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Ray Tracing(Ray creation and sphere intersection)

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Hi, I am trying to implement a simple ray tracer. I only want to draw spheres. I have a problem with translations. I can correctly draw a sphere which is centered at the origin. But when I translate along any direction, it is projected as an ellipsoid instead of a circle on the screen. I tried generating rays in the viewer coordinate and transforming to the world coordinate. Can anyone help me?

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One thing is not clear for me: do you transform the scene, or the rays (camera)?

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I was actually about to ask this question too, I'm getting the exact same problem. If the sphere is not in the center of the view, it either gets stretched out into an ellipsoid vertically or horizontally, depending on where its translated. I'm guessing it has something to do with perspective that needs to be adjusted but I'm not really sure whats up...help!!? please...

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Perspective has nothing to do with anything.
You don't have to apply perspective transformation. Create rays from the eye point to the pixel, you want to color. That's all, it will produce perspective, just like in real life. And I don't understand how you apply transformation to the spheres. You can transform the coordinates of the center. But how do you transform the radius?

R = initial_r*scale_factor. There aren't any orientations in that.

I have a guess that you are learning from tutorials. Someone should write a decent tutorial someday, and a sticky should be made from it.

Post codes too, so we can help instead of guessing.

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First of all, how are you implementing the translation? The best way, in my opinion, is to apply the inverse of the translation to the rays (in case you don't already do it this way). More generally, you multiply the ray with the inverse of the transformation you want to apply to your sphere. This way, you only need a "formula" for checking intersection between an arbitrary ray and the unit sphere.

Also, what's your field of view? If you translate a sphere along the x-axis, it will be rendered as an ellipse, that's just a result of perspective. However, the effect shouldnt be very prominent. I remember I had this problem when I first tried out raytracing and, indeed, there was something wrong with my FOV or something like that.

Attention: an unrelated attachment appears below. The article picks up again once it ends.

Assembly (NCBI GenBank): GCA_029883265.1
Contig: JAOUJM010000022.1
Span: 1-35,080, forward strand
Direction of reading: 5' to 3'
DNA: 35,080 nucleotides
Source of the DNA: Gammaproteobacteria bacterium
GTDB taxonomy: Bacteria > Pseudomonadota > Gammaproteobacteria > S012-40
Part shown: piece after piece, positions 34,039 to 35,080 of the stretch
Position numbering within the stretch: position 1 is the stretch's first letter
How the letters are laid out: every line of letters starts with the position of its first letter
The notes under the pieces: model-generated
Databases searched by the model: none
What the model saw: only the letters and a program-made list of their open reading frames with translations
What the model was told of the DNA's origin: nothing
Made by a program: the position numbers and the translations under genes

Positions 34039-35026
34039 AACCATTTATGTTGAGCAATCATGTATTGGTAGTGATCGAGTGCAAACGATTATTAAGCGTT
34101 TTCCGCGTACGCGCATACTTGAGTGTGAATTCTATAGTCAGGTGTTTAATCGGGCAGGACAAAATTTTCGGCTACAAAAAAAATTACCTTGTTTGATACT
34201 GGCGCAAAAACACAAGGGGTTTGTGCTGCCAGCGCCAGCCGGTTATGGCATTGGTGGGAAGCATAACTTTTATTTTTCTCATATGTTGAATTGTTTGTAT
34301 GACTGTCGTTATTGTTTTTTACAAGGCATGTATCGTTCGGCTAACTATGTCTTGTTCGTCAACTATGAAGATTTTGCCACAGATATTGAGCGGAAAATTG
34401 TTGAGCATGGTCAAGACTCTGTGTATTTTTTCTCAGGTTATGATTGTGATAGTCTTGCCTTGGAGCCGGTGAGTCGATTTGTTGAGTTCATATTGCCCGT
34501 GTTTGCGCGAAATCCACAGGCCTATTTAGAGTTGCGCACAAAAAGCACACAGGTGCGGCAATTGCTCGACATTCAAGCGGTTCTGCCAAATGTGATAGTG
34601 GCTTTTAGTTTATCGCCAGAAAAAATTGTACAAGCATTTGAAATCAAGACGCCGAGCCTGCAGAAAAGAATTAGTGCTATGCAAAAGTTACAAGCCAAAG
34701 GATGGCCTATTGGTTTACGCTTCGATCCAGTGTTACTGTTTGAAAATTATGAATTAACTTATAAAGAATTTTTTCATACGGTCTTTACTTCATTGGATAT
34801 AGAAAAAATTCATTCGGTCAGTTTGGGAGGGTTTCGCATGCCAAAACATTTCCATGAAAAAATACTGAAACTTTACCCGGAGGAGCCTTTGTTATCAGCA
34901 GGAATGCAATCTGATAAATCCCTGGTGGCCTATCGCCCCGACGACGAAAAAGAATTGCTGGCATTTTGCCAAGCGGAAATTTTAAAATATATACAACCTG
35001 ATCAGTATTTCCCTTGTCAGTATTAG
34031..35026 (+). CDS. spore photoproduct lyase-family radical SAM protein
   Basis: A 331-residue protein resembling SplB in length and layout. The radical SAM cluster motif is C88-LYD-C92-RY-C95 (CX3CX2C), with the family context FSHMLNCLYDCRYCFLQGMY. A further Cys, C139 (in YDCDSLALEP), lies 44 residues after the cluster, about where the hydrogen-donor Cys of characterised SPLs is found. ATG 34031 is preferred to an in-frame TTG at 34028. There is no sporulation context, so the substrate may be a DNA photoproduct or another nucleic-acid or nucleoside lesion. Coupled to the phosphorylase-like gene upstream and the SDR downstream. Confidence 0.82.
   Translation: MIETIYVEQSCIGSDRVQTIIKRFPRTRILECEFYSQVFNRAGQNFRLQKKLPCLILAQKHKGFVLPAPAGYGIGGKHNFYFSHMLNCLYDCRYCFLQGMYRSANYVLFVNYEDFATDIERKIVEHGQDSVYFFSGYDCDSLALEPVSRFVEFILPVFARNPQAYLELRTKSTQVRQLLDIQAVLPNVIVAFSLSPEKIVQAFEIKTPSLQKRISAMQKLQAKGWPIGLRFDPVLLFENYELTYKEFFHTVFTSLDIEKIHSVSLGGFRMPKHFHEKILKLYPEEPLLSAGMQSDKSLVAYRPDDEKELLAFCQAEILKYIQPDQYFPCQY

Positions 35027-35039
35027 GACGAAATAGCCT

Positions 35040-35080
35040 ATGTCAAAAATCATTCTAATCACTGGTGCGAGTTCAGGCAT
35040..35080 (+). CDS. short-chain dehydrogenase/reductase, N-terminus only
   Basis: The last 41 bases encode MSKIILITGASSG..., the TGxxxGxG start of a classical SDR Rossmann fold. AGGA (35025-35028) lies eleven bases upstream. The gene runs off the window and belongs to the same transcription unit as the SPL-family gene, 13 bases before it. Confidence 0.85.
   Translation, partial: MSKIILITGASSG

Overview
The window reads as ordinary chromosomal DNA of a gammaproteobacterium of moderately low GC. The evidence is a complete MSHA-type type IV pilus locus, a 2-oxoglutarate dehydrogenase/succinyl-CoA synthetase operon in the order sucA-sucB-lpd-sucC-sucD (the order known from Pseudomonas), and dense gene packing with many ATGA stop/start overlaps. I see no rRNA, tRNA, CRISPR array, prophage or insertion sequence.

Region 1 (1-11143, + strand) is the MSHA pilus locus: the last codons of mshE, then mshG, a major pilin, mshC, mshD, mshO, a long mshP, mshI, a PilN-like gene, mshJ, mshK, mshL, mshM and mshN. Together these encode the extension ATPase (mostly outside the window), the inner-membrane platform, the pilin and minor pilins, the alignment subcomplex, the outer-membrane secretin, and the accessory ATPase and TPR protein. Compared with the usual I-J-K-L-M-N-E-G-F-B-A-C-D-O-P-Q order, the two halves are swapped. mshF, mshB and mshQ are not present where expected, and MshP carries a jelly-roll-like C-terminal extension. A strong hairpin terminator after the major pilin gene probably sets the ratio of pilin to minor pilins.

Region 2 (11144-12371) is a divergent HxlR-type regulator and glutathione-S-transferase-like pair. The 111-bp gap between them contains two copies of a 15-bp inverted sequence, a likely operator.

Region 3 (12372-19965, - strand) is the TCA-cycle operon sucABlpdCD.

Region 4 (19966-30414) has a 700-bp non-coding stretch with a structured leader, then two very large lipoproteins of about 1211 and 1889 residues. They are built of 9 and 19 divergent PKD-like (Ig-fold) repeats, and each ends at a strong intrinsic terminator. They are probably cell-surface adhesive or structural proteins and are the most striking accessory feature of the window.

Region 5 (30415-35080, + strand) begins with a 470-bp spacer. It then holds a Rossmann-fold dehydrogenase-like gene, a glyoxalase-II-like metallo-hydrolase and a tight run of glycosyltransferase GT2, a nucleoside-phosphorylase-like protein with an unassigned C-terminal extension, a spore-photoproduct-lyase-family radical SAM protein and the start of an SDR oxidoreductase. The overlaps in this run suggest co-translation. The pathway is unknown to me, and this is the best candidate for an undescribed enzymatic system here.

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This is perfectly normal. It's part of the perspective transformation and even your eyes do it. You just don't notice because the objects that are stretched appear towards the edge of your field of view where they appear blurry. If you look at a traditional rasteriser you'll notice that the same stretching occurs.

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zurekx and _Sauce_ are right: When using perspective projection, then in general the ray-sphere intersections just at the "seen" silhouette of the sphere are neither all parallel to the projection plane nor in a plane at all. Hence their depth component varies, and hence they show different depth shortenings. The silhouette appears egg-like. If the sphere is centered on the line-of-view, then the hit points actually lie on a plane parallel to the projection plane, and the sphere's silhouette appears as a circle.

You can check whether it is your translation code or not by implementing orthogonal projection as well. The method I've used in those days was (1) generate the ray in camera space, (2) transform the ray into world space, (3) check the ray-object hit by transforming the ray into model space. In model space the sphere is centered on the local origin. This is senseful for the implicitly given sphere surface anyway.

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Quote:
Original post by haegarr
The silhouette appears egg-like.
In fact, the silhouette should be an ellipse, since the rays sweeping the sphere sweep a cone aswell. And the intersection curve of a cone and a plane is an ellipsis(parabola/hyperbola/2-crossing-lines)

And for the eye: a sphere always looks like a circle even at the edge of the field of view (or the distortion is negligible).
But, since you have to project the stuff to a screen, it will appear as an ellipse, but if you look at that ellipse from the desired point of view (which you use as the ray origin), it will distort back to a circle due to perspective.

So for the OP, maybe you apply two wide field of view, that's why the unnatural look.

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All of the above seem to apply now that I looked at it again. I really should have easily realized pulling back the camera from the screen plane would have suppressed the distortion :/

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